An insane Game 1 was overshadowed by faulty air conditioning

The Spurs' impressive Game 1 victory was overshadowed by a faulty cooling system that forced LeBron James out of the game during crunch time. Let's all try to react rationally.

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SAN ANTONIO -- Did you hear that it was hot in the AT&T Center for Game 1 of the NBA Finals? We're talking pants sticking to seats making you not want to move, concourse running wet with perspiration hot. It was the kind of heat that brings MVPs to a standstill and causes sportswriters to complain about how unbearable it was to be watching one of the most heavily-anticipated sporting events of the year.

All of that is true, by the way. It was brutal for everyone in the arena, but doubly and triply so for the people actually trying to play a game under those conditions. That's why Gregg Popovich and Erik Spoelstra shuttled players in and out of the lineup and that's why LeBron James had to leave the game early after suffering a debilitating series of leg cramps.

If it's anybody else, it's a footnote to a bizarre game that was at times beautifully played, but more often way too hectic and chaotic to get a proper read on in the immediate aftermath. But this was LeBron and predictably, people lost their minds.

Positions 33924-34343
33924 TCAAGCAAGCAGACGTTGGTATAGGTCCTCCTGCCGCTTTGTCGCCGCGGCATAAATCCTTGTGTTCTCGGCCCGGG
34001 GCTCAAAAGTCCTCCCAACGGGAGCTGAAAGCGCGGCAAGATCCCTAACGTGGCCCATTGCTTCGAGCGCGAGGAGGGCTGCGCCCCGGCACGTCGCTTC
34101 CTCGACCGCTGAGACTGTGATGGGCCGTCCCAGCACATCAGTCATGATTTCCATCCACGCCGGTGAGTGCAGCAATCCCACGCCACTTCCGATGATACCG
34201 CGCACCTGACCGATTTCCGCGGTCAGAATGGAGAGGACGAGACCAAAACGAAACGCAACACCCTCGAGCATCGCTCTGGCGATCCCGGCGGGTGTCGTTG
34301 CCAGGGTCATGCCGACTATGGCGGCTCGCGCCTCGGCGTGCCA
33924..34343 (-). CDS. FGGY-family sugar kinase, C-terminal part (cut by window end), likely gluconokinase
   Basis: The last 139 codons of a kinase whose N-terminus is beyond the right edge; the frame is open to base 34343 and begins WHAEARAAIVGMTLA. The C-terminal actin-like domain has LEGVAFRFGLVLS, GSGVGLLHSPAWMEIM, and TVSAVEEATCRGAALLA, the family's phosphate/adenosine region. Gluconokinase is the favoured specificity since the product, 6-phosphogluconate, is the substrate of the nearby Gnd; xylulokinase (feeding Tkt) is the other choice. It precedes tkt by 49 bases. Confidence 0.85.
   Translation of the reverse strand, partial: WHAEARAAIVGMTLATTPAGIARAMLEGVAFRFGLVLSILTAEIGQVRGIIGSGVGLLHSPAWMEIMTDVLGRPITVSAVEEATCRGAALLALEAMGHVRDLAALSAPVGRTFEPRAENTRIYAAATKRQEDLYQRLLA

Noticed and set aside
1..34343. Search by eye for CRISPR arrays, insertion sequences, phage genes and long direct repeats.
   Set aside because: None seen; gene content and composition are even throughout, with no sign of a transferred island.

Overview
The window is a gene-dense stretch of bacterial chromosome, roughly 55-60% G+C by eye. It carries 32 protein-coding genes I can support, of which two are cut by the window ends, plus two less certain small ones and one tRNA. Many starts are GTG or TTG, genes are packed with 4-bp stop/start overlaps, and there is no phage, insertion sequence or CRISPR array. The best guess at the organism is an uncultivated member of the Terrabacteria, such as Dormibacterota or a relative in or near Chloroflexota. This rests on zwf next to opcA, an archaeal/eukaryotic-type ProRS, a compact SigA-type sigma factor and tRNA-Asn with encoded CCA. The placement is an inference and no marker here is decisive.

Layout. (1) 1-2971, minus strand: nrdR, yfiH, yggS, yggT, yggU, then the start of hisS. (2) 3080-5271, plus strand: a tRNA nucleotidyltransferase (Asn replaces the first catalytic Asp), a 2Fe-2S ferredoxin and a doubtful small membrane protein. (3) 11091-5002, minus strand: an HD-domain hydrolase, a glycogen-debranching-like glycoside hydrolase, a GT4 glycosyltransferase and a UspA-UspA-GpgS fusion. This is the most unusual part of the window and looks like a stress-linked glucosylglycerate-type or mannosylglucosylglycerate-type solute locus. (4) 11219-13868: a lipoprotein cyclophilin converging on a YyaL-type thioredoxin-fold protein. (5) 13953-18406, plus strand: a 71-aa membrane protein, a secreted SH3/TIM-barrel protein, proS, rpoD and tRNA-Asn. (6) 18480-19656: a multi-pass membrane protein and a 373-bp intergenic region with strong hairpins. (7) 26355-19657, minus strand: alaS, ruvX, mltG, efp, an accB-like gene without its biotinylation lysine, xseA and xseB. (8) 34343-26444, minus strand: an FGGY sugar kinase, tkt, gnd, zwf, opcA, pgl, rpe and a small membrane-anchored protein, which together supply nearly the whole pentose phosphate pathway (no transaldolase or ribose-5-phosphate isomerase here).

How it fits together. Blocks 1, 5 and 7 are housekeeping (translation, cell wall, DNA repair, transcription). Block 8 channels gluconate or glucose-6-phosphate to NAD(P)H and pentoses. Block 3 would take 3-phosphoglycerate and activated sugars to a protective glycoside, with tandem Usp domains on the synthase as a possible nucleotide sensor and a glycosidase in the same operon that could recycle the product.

His longstanding critics, of course, had a field day. They will never be silenced because they have never had any intention of being silenced and this latest development is like Christmas in June. Shots were fired left and right on Twitter, notably from people who were not in the building. Even Gatorade got into the act; James endorses Powerade, you see. With apologies to both, not even the magical elixir of marketing would be enough to save him.

"The best option for me to do was not to move," James said via a pool reporter after not doing his usual media following the game. "I tried and any little step or nudge, it would get worse. It would lock up worse and my muscles spasmed 10 out of 10. Best thing for me to do was just not to move, and, you know, it was frustrating."

If you thought we could get through a Finals without a referendum about LeBron's manliness or whatever, you are clearly new around here. It was yet another reminder that he's judged by a different standard, one that mandates that he figure out a way to move when his leg locks up completely.

Just as predictably, the Spurs didn't want to hear it after claiming Game 1 with a 110-95 victory, despite committing 23 turnovers. They rightfully pointed out that they played under the same conditions and made the plays -- and the shots -- that had to be made to get the win.

"I really feel that they were getting tired and I think we made the stops that we needed and we made big shots," Tony Parker said. "You know, when LeBron goes out, obviously you lose the best player in the world. So we realized that (and) we took advantage of that."

No, it wasn't as bad as the mid-80s when the Celtics and Lakers suffered through 100+ temperatures in an old building without air conditioning -- as opposed to a newish one with a malfunctioning cooling system -- but that didn't make it any easier. At a certain point there are no more degrees of hot. Hot is hot and damn, it was freaking hot out there.

"It was an unusual environment," Spoelstra said.

"Players were pretty dead," Popovich confirmed. "Kind of screws up the rhythm a little bit but it was mighty hot out there."


Photo credit: Bob Donnan-USA TODAY Sports